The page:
Of course I agreed. If you are part of a revolutionary radio, you should be able and willing to do everything, whether it is sewing shoes or reciting on the airwaves. 

Setting up station

At that time, it was mainly people from Dhaka Betar in Kolkata who set up the 50 kilowatt medium wave transmission, and we prepared to launch on 25 May – the birthday of rebel poet Kazi Nazrul Islam. 

But at the time we really had nothing. Just a recording machine in a tiny room of a two storey house – we chose the middle room to try and minimise sounds from outside. There was no AC and we had to close all windows while recording. We didn’t even have spare pens and paper at first! I wrote the news bulletin in both English and Bangla, and I still remember how on the first day, I wrote the news in the margins of newspapers and it had to be read from there. There were no tables and chairs, and artist Kamrul Hassan suggested I just sit on the floor, Shantiniketan style, and get to writing. Of course all this was acquired over time, but in the beginning it was very basic. 

Reporting news from an inaccessible country

We mainly listened to BBC, Voice of America and Akashbani, and also kept local papers to pick up Muktijuddho related news. We even monitored Australian, Japanese and Chinese radio, as well as meetings held in public places by members of the legislative and national assemblies, and received some general news from people who moved in and out of Bangladesh, especially later on during the war.

After a while we had proper reporters and journalists join us and it became a good news department. We even introduced an Urdu section later – we thought it was crucial for Urdu speaking people in Bengal, as well as Pakistani jawans (if our content reached them) to see a true representation of the facts of the war and the reasons behind our struggle.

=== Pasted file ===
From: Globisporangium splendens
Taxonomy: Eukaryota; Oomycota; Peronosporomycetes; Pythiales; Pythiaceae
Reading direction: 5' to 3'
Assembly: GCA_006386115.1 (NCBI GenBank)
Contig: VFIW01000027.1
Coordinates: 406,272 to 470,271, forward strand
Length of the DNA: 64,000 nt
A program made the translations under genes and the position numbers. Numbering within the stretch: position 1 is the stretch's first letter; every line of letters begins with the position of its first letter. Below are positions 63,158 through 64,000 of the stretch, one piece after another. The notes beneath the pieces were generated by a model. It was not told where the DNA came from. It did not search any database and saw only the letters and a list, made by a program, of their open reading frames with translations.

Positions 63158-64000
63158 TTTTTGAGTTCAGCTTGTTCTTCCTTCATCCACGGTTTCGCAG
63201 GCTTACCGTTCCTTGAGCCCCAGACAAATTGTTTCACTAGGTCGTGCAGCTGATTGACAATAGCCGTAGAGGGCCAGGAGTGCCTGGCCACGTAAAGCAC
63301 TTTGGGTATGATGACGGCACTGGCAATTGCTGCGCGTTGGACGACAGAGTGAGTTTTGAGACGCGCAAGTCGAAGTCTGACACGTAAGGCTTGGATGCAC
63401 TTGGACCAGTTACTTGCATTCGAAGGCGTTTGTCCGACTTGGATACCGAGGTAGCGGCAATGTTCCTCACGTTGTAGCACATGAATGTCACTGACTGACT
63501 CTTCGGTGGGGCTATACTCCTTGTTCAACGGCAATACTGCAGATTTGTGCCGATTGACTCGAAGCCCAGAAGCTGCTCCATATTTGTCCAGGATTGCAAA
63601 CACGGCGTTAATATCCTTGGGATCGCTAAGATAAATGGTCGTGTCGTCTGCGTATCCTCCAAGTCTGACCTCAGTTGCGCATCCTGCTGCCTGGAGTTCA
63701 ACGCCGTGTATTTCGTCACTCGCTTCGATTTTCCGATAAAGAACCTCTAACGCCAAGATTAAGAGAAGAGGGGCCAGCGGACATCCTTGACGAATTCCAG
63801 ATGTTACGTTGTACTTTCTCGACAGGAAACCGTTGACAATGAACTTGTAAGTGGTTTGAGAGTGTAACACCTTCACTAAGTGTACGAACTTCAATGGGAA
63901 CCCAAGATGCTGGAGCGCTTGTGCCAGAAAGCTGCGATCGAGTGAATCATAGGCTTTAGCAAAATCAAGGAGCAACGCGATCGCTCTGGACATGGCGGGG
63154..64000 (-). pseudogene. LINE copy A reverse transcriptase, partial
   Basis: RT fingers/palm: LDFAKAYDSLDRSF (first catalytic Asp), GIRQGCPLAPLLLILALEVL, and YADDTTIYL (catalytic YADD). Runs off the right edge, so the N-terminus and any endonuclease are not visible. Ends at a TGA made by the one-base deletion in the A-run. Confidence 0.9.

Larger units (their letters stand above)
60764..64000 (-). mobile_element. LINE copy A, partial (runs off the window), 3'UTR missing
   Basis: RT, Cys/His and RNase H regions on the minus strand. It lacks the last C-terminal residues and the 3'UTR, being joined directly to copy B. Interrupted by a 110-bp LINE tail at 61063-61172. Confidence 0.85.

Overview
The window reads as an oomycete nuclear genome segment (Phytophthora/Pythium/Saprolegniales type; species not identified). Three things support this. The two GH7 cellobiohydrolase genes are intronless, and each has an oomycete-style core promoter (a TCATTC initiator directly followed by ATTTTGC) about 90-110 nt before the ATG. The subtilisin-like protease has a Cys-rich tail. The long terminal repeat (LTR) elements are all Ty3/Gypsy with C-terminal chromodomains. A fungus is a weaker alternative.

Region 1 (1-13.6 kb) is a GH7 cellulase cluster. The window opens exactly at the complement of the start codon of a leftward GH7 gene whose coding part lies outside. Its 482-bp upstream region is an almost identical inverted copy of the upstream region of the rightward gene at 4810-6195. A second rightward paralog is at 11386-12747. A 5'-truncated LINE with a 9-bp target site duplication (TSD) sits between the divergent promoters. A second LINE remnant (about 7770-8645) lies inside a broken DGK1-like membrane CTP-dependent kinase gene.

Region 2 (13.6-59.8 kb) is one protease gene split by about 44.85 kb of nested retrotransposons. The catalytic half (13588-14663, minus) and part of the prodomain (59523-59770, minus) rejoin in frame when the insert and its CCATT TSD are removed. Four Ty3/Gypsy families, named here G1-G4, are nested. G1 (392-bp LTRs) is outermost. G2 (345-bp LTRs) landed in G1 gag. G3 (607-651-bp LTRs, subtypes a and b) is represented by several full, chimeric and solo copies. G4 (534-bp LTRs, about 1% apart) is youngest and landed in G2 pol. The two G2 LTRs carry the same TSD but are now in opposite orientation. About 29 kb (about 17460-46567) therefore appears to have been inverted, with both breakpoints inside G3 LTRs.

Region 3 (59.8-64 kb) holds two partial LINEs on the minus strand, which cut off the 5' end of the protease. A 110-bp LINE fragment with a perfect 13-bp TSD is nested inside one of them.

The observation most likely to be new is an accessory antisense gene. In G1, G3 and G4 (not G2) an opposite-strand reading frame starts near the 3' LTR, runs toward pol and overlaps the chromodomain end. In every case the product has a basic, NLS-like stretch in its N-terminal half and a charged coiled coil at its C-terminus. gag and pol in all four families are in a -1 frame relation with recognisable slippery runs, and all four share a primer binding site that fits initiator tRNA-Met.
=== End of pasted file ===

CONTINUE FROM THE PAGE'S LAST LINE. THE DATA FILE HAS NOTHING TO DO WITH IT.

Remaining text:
It wasn’t possible for us to report from the field - there were plenty of security risks. We were so closed off from information that I did not even hear the news of my father’s death, and that of a younger brother of mine. I remember veteran journalist Nirmol Sen (from Dainik Pakistan) giving me the news while we were on a rickshaw, and I didn’t say a word. He was very surprised by my calm reaction but my logic was – so many thousands of fathers and brothers are getting killed, so what can I say about my loss? 

The voice of hope

For a lot of people within besieged Bangladesh, we were the only way to know what was happening. We knew how important our transmissions were for them, and we would hear back from people who would travel in and out of Bangladesh, and the guerrillas we would sometimes cross paths with. My wife and youngest daughter were still in Dhaka, and they would shelter freedom fighters sometimes – and we would get information from them as well. So very early on, we realised that for people living in fear in a country under attack, the only words of inspiration and the hope of a better future were coming from Shadhin Bangla Betar Kendra. 

We knew we had to continue transmissions no matter what, despite two occasions where this became difficult. One was when CPI-M called a 72 hour strike. However, we used the information provided to us by freedom fighters - things like strategic places of attack, the damage done, what weapons were used etc - and we created 27 bulletins – three pieces of news over three days, in three languages. Those who listened to us in Bangladesh were counting every day and every moment, and we could not let them think that Shadhin Bangla Betar Kendra had been attacked or shut down. It was our duty to keep broadcasting, keep up people’s spirits and continue the war effort.